Dishonor of the Cheque Cases, Negotiable Instrument Act, 1881 - Lawyer in Gurgaon

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  • Gurgaon District
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  • Farukhnagar
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Negotiable Instruments Act - Dishonor of the Cheque

We are a family based law firm specializing in The Negotiable Instruments Act and Cheque Dishonor Cases with a formidable record. When people have a legal problem, they need a lawyer with the experience to handle their case.

The Negotiable Instruments Act is an act to define and Law relating to Promissory Notes, Bills of Exchange and cheques.

Section 138 and 142 of the Negotiable Instruments Act introduced in the gazette of India part-II, dated 19.12.1988 made Dishonor of cheque a Cognizable Criminal Offence. Section 138 to 142 of Chapter XVII, of Negotiable Instrument Act, 1881, deals with Dishonor of cheque. The amendment was brought as expedient to define and amend the law relating to promissory notes, bills of exchange and cheques in order to bring sanctity to the common business transactions.

A negotiable instrument means a promissory note, bill of exchange or cheque payable either to order or to bearer, local extent, saving of usage relating to hundis, etc., Commencement. Ingredients of the offence under Section 138:

  • A person must have drawn a cheque on an account maintained by him in a bank for payment of a certain amount of money to another person from out of that account.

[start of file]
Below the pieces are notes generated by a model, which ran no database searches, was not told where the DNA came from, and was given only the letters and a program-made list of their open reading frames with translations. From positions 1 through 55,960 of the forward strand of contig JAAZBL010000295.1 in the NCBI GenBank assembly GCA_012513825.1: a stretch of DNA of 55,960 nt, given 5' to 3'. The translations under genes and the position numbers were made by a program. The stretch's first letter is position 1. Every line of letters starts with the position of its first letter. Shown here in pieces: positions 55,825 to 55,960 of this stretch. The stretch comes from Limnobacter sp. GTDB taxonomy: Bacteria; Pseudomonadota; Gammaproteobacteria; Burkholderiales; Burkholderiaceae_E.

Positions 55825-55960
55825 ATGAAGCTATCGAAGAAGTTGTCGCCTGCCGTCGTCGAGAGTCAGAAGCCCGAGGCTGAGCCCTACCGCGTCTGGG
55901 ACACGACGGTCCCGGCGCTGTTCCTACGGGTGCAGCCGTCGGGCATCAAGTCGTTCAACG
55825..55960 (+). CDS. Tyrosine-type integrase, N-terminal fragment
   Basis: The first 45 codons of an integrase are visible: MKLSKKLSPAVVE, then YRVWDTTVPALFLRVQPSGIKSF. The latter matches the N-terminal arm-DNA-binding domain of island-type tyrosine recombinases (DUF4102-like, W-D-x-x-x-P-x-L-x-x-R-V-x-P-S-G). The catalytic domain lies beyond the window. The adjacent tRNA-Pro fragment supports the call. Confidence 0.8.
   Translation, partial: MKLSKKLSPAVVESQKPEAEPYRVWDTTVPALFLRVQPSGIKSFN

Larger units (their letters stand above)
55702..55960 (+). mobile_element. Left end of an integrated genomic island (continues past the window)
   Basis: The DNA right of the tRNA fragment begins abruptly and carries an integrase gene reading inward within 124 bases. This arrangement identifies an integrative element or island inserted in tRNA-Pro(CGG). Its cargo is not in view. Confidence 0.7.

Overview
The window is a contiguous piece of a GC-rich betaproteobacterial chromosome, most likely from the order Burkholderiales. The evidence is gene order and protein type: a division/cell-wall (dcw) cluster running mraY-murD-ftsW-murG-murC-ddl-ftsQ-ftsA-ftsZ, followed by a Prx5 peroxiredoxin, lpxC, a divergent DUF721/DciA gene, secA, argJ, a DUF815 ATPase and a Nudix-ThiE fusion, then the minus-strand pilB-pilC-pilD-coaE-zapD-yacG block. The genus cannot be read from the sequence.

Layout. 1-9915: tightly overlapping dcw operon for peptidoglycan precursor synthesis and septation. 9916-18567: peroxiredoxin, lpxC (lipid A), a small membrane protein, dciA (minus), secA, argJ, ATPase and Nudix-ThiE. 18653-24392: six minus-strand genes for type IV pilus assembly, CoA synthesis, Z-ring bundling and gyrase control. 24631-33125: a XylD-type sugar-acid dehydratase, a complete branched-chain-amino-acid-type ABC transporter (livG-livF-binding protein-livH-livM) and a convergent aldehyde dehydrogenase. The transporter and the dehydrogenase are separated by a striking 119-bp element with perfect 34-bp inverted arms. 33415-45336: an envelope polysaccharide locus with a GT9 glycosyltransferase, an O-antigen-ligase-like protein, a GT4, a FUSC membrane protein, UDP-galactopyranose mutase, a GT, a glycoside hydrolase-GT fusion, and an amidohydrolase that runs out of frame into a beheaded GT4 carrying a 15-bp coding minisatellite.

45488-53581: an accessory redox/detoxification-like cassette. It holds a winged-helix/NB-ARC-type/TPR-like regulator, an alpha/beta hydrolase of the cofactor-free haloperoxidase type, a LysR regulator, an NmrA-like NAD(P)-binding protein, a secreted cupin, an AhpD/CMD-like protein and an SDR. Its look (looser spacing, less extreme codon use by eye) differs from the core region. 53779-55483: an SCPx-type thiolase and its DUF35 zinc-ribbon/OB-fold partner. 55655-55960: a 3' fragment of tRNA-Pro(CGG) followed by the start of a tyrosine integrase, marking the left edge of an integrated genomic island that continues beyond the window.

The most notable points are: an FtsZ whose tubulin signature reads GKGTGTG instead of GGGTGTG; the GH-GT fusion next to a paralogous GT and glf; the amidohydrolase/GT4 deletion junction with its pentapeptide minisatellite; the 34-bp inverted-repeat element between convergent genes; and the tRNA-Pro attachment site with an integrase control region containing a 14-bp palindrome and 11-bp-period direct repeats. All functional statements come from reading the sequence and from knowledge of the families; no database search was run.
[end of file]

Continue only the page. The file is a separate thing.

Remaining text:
• The cheque should have been issued for the discharge, in whole or in part, of any debt or other liability.
  • That cheque has been presented to the bank within a period of six months from the date on which it is drawn or within the period of its validity whichever is earlier.
  • That cheque is returned by the bank unpaid, either because of the amount of money standing to the credit of the account is insufficient to honour the cheque or that it exceeds the amount arranged to be paid from that account by an agreement made with the bank.
  • The payee or the holder in due course of the cheque makes a demand for the payment of the said amount of money by giving a notice in writing, to the drawer of the cheque, within 30 days of the receipt of information by him from the bank regarding the return of the cheque as unpaid.
  • The drawer of such cheque fails to make payment of the said amount of money to the payee or the holder in due course of the cheque within 30 days of the receipt of the said notice.

The criminal case begins as follows. A person receives a check and turns it into the bank, but the check bounces. The person who is notified by the bank that the check they were given bounced will then have a choice of whether to report it as a crime. If the person who got the bounced check does report the check, the writer of the check will be charged with The Negotiable Instruments Act, 1881 and a notice will be sent from prosecution. Most people do not intend to steal when the check they wrote bounces, but unfortunately, sometimes circumstances come up that cause a check to bounce that are sometimes outside the control of a person. Sometimes it is due to bad bookkeeping. There are a wide variety of reasons that a check could be unpaid that are not criminal in nature. In order to get the best results possible, you will need an attorney to represent you.

What to do When You are Charged With Negotiable Instruments Act, 1881

When you are charged with Negotiable Instruments Act, 1881, you should call a criminal defense attorney. The attorney will be able to help you come up with a strategy to keep all of your bounced checks from being filed as individual criminal cases. Your attorney can help you figure out whether you can get the case dismissed, or other fast ways to resolution. If you know you have bounced a check, but have not yet been formally charged with a crime, it is a good idea to call a lawyer and make sure the issue is fixed before it is formally charged, or before you are arrested.

Bounced check cases are one of the more common cases filed in the Gurgaon, Delhi area today. If you have a bounced, unpaid, or hot check and you are being criminally prosecuted, you need legal representation. Please contact the Negotiable Instruments Act experts of Jain Associates at (981) 103-0763.